Media Releases

How far is near

September 29, 2011

TORONTO, ON — A peren­ni­al crowd favorite, the Justi­na M. Bar­nicke Gallery is once again proud to present a slate of pro­gram­ming for the City of Toronto’s annu­al all night con­tem­po­rary art fes­ti­val, Sco­tia­bank Nuit Blanche. This year’s high­lights include a new­ly com­mis­sioned Farm­ers Mar­ket 2050, a new bar-chi­tec­tur­al instal­la­tion by Dean Bald­win, a film instal­la­tion by Joyce Wieland and Hol­lis Framp­ton, and a video instal­la­tion by Annie Onyi Chung, among oth­ers. We are also excit­ed to announce that we are expand­ing out of Hart House and mov­ing into Mar­shall McLuhan’s famous Coach House Insti­tute with a mul­ti­me­dia instal­la­tion by Ams­ter­dam-based Mark Bou­los.

Pre­sent­ed in con­junc­tion with the 100th anniver­sary of Mar­shall McLuhan’s birth, How Far is Near takes its point of depar­ture in McLuhan’s obser­va­tion that, in the elec­tron­ic age, infor­ma­tion inte­gra­tion would cause peo­ple to be ever more involved in each oth­er’s lives, col­laps­ing any easy dis­tinc­tion between what is felt to be near or far. Increas­ing­ly, artists are exam­in­ing this per­va­sive­ly medi­at­ed envi­ron­ment, the nature of our involve­ment in it, and the pos­si­bil­i­ties and nature of par­tic­i­pa­tion in the pub­lic sphere.

Farm­ers Mar­ket 2050

Mam­malian Div­ing Reflex with Dean Bald­win, Hala Chaoui, Kubo Dzam­ba, Nathan Isberg, and a sci­en­tif­ic inter­pre­ta­tion by the teens of Park­dale

Pre­sent­ed in the Hart House Quad
7 Hart House Cir­cle

It is antic­i­pat­ed that in 2050 the world’s pop­u­la­tion will exceed 9 bil­lion peo­ple. The expan­sion of the world’s food­print that is expect­ed to accom­pa­ny this pop­u­la­tion increase may exceed the tol­er­ances of our plan­et’s ecosys­tems, acti­vat­ing unknown envi­ron­men­tal and eco­nom­ic tip­ping points, and result­ing in extreme food short­ages. How will we feed every­one when the time comes? By eat­ing bugs, of course.

This project pro­pos­es Third Mil­len­ni­um Farm­ing (3MF): har­ness­ing the abil­i­ties of micro-organ­isms (algae and phy­to­plank­ton) and micro-live­stock (insects) to rapid­ly repro­duce, for the pur­pose of food pro­duc­tion. 3MF food pro­duc­tion strate­gies have a sig­nif­i­cant­ly small­er food­print since these new farm­ing oper­a­tions could be fed with cer­tain types of city bio-wastes, cre­at­ing a new, and more sus­tain­able, type of food chain.

Jump in your time machine and vis­it Farm­ers Mar­ket 2050, where you can take a look at the sci­ence and nib­ble on the food. Nathan will be mak­ing some tasty delec­tables with always-tasty crick­ets, algae, and oth­er com­po­nents in our ecosys­tem. Sor­ry, Jiminy, we’re just try­ing to let our con­scious be our guide.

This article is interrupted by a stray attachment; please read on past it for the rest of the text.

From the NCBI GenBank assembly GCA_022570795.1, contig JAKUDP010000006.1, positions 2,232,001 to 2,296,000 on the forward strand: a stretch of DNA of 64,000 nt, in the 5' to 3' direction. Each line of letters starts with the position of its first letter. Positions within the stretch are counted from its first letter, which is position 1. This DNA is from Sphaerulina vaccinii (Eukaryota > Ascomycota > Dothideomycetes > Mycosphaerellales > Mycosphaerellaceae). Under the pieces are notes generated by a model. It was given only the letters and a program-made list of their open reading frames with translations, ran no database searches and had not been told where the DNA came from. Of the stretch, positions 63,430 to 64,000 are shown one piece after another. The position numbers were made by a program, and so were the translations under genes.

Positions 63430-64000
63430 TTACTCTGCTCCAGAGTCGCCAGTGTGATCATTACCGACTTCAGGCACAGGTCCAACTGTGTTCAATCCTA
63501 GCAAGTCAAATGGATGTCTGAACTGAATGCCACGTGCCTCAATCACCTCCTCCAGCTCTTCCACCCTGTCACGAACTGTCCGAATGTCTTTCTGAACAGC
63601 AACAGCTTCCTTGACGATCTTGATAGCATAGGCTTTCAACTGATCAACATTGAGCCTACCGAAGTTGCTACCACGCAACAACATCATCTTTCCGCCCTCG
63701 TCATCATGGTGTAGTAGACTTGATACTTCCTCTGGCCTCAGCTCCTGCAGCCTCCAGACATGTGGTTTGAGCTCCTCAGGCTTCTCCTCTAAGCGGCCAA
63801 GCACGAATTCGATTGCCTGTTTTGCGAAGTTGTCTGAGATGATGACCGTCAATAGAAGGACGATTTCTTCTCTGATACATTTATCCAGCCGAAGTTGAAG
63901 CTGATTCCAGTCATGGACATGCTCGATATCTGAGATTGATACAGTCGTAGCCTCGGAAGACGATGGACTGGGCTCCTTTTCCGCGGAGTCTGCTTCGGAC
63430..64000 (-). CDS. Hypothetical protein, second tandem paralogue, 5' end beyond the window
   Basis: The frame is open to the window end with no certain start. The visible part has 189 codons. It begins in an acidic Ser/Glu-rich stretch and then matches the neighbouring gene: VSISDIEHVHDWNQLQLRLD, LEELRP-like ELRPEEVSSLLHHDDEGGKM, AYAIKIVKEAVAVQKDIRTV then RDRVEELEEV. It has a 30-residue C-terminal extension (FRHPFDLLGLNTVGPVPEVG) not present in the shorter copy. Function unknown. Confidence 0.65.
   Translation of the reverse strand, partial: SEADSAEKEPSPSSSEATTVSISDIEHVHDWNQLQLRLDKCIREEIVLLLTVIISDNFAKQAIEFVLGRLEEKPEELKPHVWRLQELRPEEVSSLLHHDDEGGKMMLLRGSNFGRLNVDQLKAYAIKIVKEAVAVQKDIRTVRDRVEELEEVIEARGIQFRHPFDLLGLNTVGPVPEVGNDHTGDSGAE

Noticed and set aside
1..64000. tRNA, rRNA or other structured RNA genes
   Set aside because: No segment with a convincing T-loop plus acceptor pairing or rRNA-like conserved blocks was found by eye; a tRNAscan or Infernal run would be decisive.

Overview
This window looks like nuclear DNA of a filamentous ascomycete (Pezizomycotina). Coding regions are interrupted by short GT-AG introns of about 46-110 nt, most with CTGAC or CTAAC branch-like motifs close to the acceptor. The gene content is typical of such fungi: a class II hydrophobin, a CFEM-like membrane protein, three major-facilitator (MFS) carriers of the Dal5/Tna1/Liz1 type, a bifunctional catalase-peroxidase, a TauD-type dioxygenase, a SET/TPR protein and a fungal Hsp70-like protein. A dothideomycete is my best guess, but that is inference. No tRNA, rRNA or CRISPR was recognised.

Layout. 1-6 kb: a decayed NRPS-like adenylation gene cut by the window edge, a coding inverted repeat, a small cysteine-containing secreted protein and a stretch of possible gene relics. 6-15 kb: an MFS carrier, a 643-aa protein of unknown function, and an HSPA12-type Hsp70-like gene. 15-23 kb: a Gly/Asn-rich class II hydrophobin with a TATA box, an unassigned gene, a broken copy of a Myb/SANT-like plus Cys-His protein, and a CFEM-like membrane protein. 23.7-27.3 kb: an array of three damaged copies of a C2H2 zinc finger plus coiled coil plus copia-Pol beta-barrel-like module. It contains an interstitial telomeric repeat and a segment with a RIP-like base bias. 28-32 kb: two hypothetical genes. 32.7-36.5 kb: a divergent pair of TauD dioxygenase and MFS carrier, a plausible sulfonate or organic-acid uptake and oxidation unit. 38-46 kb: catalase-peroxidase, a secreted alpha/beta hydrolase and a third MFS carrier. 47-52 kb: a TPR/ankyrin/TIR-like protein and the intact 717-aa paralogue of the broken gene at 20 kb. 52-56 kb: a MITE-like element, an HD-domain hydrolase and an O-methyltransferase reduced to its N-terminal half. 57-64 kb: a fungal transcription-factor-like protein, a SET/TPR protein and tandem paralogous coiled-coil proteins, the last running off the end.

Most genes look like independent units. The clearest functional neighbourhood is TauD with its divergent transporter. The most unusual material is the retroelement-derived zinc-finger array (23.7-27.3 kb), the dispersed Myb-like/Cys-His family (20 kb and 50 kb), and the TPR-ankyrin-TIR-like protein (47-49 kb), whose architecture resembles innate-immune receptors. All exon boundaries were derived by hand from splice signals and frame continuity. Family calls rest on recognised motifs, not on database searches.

Mark Bou­los: All that is sol­id melts into air

Pre­sent­ed at the Coach House Insti­tute, Uni­ver­si­ty of Toron­to
39A Queens Park Cres­cent East
Toron­to, ON M5S 2C3

Mark Boulos’s large-scale video pro­jec­tion, All That Is Sol­id Melts Into Air, high­lights the dis­tance between glob­al cap­i­tal spec­u­la­tion and its local effects. The work con­sists of two videos—projected simul­ta­ne­ous­ly on oppos­ing walls—which con­front the view­ing audi­ence with con­flict­ing yet inex­tri­ca­bly emeshed forces. One screen presents fren­zied stock traders at the Chica­go Mer­can­tile Exchange (the largest com­modi­ties exchange in the world) spec­u­lat­ing on the futures of oil; the oth­er shows doc­u­men­tary footage of guer­ril­la fight­ers from the Move­ment for the Eman­ci­pa­tion of the Niger Delta (MEND) prepar­ing for bat­tle against oil com­pa­nies that extract and export oil from their land.

Mod­els for Tak­ing Part

Anet­ta Mona Chişa and Lucia Tkáčová, Bouchra Khalili, Ren­zo Martens, Tobias Zielony, and Artur Żmi­jew­s­ki

Curat­ed by Juan A. Gaitán

Pre­sent­ed in the Justi­na M. Bar­nicke Gallery
7 Hart House Cir­cle
Toron­to, ON M5S 3H3

Mod­els for Tak­ing Part assem­bles media works by inter­na­tion­al artists Anet­ta Mona Chişa & Lucia Tkáčová (b. Slo­va­kia and Roma­nia), Bouchra Khalili (b. Moroc­co), Ren­zo Martens (b. the Nether­lands), Tobias Zielony (b. Ger­many), and Artur Żmi­jew­s­ki (b. Poland). The artists’ provoca­tive works crit­i­cal­ly inter­pret the pub­lic sphere as both an idea and ide­al that inter­sects uneasi­ly with fac­tion­al and even per­son­al inter­ests. The exhi­bi­tion presents mod­els of par­tic­i­pa­tion in which the ide­al­ized mar­riage between democ­ra­cy and the pub­lic sphere becomes fraught with incon­gruity, at times appear­ing unsus­tain­able.

Orga­nized by Pre­sen­ta­tion House Gallery and adapt­ed for the Justi­na M. Bar­nicke Gallery

Pro­duced with assis­tance from the British Colum­bia Arts Coun­cil Tour­ing Ini­tia­tives, the Toron­to Arts Coun­cil, and the Hal Jack­man Foun­da­tion.

Justi­na M. Bar­nicke Gallery
Hart House, Uni­ver­si­ty of Toron­to
7 Hart House Cir­cle
Toron­to, ON  M5S 3H3

The exhi­bi­tions and pro­grams of the Justi­na M. Bar­nicke Gallery are gen­er­ous­ly sup­port­ed by the Cana­da Coun­cil for the Arts.

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For more infor­ma­tion, please con­tact:

Justi­na M. Bar­nicke Gallery
Hart House
7 Hart House Cir­cle
Uni­ver­si­ty of Toron­to